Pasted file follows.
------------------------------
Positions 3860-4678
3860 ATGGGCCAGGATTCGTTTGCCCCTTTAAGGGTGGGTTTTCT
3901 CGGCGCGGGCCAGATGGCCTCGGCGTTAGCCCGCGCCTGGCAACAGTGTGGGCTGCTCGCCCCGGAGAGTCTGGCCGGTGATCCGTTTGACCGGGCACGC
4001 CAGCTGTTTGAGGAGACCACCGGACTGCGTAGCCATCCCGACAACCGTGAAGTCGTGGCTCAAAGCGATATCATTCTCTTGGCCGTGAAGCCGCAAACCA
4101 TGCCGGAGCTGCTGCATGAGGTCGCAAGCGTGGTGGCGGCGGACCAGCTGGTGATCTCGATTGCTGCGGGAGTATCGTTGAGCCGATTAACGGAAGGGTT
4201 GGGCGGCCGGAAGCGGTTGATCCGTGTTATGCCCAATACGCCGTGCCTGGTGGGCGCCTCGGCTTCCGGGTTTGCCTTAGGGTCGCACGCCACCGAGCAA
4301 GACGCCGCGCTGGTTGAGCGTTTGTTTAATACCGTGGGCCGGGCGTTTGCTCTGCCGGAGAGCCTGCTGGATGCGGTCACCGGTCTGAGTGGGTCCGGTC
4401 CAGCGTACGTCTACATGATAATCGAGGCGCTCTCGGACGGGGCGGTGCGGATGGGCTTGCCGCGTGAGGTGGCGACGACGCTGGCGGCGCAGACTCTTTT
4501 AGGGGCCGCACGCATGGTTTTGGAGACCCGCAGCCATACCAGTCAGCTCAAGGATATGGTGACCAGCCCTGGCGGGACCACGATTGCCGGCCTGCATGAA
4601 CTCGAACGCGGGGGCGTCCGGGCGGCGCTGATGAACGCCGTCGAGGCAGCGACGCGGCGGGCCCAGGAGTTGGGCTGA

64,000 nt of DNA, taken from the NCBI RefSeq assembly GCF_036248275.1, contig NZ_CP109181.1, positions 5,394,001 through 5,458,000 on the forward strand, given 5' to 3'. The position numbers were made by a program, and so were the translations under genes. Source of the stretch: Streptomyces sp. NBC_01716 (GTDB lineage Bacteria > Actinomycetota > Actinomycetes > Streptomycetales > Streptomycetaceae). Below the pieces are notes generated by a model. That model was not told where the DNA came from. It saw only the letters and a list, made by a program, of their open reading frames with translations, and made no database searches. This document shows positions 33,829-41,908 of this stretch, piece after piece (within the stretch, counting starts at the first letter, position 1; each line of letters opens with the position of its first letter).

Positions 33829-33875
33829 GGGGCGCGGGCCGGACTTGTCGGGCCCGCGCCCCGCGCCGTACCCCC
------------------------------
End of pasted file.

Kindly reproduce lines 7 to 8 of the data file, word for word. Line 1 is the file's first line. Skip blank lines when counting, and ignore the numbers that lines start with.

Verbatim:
4301 GACGCCGCGCTGGTTGAGCGTTTGTTTAATACCGTGGGCCGGGCGTTTGCTCTGCCGGAGAGCCTGCTGGATGCGGTCACCGGTCTGAGTGGGTCCGGTC
4401 CAGCGTACGTCTACATGATAATCGAGGCGCTCTCGGACGGGGCGGTGCGGATGGGCTTGCCGCGTGAGGTGGCGACGACGCTGGCGGCGCAGACTCTTTT